- If the suspect is not high and/or has no paraphernalia at the time of arrest: If the suspect is not high nor has any bongs, pipes or papers at the time of arrest, the prosecution may argue that the suspect could not possibly have had the pot for personal use and therefore had it only for the purpose of sale. This argument also lacks merit. Many pot users are not high all the time, nor do they all have paraphernalia with them all the time. But when trying to prove possession for the purpose of sale, the prosecution will try to turn a suspect’s sobriety or lack of paraphernalia against him/her.
(2) Defenses for “marijuana possession for the purpose of sale” in Las Vegas, NV.
What defenses a Las Vegas marijuana attorney may use to fight a charge of possession for sale of marijuana depend upon the facts of your case. The following are some common defenses we have found effective in Nevada:
The marijuana did not really belong to you:
A judge cannot find you guilty of “possession for sale of marijuana” if there was no possession. Therefore, a Nevada marijuana attorney may try to show that the pot did not belong to you. An attorney may argue that the pot was located in a location that was not under your control, or that you did not know the marijuana was there. If you can show there was no possession, your charge will likely be dismissed.
You had no intent to sell marijuana:
Similarly, a judge cannot find you guilty of “possession for sale of marijuana” if there was no intent to sell. Therefore, a Nevada marijuana attorney may try to show that although you may have possessed some marijuana, you intended it solely for your personal use. If you can show there was no intent to sell, your charge will liked be reduced to simple possession, which has more lenient penalties.
The police violated your rights when they seized the marijuana:
The Fourth Amendment of the U.S. Constitution outlines strict rules for searches and seizures that the police have to follow. If you can show that the police conducted an illegal search in order to obtain the marijuana, you may be able to get the entire case dismissed purely on constitutional grounds.
(3) Penalties for marijuana possession for the purpose of sale in Las Vegas, NV.
If you are convicted of possession of marijuana for the purpose of sale in Nevada, penalties intensify with each successive conviction:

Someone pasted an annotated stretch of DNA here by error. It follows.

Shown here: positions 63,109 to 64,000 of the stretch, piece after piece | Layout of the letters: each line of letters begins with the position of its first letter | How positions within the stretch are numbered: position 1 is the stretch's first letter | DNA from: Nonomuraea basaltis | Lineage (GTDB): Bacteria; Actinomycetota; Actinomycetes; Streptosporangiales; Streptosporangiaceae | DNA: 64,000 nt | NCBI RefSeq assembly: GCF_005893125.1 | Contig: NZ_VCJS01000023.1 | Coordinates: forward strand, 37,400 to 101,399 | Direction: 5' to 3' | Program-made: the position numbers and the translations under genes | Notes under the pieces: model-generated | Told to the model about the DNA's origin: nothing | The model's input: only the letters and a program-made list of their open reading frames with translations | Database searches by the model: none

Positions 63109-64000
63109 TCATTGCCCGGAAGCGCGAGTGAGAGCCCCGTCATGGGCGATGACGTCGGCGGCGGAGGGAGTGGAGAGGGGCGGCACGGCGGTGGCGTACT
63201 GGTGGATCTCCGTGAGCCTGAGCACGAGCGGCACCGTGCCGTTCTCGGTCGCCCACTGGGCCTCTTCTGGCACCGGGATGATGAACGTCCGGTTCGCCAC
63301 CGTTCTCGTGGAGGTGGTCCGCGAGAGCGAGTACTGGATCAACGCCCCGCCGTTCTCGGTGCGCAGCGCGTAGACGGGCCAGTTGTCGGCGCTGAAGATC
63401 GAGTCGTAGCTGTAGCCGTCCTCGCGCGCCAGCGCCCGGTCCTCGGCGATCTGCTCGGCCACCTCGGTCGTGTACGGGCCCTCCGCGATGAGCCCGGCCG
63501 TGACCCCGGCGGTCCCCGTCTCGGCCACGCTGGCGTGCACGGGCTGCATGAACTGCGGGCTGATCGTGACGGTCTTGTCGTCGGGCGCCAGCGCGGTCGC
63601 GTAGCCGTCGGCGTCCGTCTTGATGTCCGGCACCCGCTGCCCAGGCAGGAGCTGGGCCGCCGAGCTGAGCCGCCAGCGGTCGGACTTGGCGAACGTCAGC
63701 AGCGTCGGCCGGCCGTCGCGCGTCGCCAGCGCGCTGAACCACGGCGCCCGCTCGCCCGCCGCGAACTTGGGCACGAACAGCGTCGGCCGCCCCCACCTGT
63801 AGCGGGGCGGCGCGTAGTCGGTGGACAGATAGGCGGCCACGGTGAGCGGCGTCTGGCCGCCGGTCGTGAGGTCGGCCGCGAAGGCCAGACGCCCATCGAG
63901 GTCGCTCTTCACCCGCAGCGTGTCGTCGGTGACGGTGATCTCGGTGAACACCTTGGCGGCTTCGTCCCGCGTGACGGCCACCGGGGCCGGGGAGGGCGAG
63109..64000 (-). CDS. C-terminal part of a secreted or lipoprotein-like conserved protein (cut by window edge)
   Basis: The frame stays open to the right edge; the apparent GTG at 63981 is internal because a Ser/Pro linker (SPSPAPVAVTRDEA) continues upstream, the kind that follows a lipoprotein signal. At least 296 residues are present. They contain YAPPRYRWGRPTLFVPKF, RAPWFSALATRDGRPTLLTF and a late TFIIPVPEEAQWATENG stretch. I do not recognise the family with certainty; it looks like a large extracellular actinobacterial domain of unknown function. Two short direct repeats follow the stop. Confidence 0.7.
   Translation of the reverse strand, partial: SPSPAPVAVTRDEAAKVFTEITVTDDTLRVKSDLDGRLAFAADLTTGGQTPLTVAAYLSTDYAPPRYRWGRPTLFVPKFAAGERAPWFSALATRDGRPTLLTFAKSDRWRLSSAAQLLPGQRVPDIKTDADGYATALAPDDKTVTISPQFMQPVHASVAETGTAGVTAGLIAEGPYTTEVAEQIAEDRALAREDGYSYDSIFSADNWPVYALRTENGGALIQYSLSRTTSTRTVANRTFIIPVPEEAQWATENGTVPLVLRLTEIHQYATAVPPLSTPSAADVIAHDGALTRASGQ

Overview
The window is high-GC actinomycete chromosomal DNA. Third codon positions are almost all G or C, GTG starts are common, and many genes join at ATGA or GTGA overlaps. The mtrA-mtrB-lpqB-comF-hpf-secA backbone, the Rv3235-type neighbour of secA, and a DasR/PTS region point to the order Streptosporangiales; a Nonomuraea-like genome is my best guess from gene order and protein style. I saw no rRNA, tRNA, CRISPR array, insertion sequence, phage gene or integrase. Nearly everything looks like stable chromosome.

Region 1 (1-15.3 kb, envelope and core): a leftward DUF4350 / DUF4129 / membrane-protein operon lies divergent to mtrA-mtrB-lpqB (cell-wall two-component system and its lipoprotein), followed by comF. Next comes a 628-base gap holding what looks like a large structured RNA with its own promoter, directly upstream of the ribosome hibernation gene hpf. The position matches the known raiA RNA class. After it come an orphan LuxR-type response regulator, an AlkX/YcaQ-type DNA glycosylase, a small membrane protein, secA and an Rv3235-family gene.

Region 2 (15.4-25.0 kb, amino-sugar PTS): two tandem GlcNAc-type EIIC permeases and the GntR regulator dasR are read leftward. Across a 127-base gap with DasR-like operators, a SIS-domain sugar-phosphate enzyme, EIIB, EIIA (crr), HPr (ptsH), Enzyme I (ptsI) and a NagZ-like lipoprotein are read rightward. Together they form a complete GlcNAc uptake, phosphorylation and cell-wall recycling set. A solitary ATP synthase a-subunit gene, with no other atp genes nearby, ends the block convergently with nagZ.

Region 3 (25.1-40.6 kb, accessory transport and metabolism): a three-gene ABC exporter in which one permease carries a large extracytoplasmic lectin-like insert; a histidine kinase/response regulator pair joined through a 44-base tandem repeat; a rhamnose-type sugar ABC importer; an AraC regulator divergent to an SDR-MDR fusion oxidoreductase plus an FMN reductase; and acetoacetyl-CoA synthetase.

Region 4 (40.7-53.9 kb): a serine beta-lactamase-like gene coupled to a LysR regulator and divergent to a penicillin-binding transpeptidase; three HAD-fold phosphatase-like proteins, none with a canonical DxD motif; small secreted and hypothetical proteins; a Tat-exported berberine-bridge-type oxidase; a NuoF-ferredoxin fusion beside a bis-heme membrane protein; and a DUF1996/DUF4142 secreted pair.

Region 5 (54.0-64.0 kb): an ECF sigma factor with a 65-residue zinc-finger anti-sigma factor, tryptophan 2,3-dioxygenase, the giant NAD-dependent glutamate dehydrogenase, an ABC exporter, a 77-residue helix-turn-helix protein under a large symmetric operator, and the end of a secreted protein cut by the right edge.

A first offense for possession of marijuana for the purpose of sale is a category D felony in Nevada. The court may grant probation or suspend your sentence. Otherwise, you may face one to four years at Nevada State Prison, and you may be fined up to $20,000.
A second offense of possession of marijuana for the purpose of sale is a category C felony in Nevada. (However, a first offense of possession of marijuana for the purpose of sale if you have also previously been convicted of breaking any felony drug law in the United States is a category C felony as well.) You may face imprisonment of one to five years and a $10,000. The court may not grant probation or suspend your sentence.
A third or subsequent offense of possession of marijuana for the purpose of sale is a category B felony in Nevada. (However, a first offense of possession of marijuana for the purpose of sale if you have also previously been convicted twice of breaking any felony drug law in the United States is a category B felony as well.) You may face imprisonment of three to fifteen years, and you may be fined up to $20,000. The court may not grant probation or suspend your sentence. (NRS 193.130)
However, if the marijuana involved weighs in at one hundred pounds (100 lbs.) or more, then Nevada’s harsher trafficking laws may apply.
Marijuana possession with intent to sell is a deportable offense for aliens, so non-citizens charged with any drug crimes must hire an attorney right away to try to plead down the case to a non-removable crime. Read more about deportable crimes in Nevada here.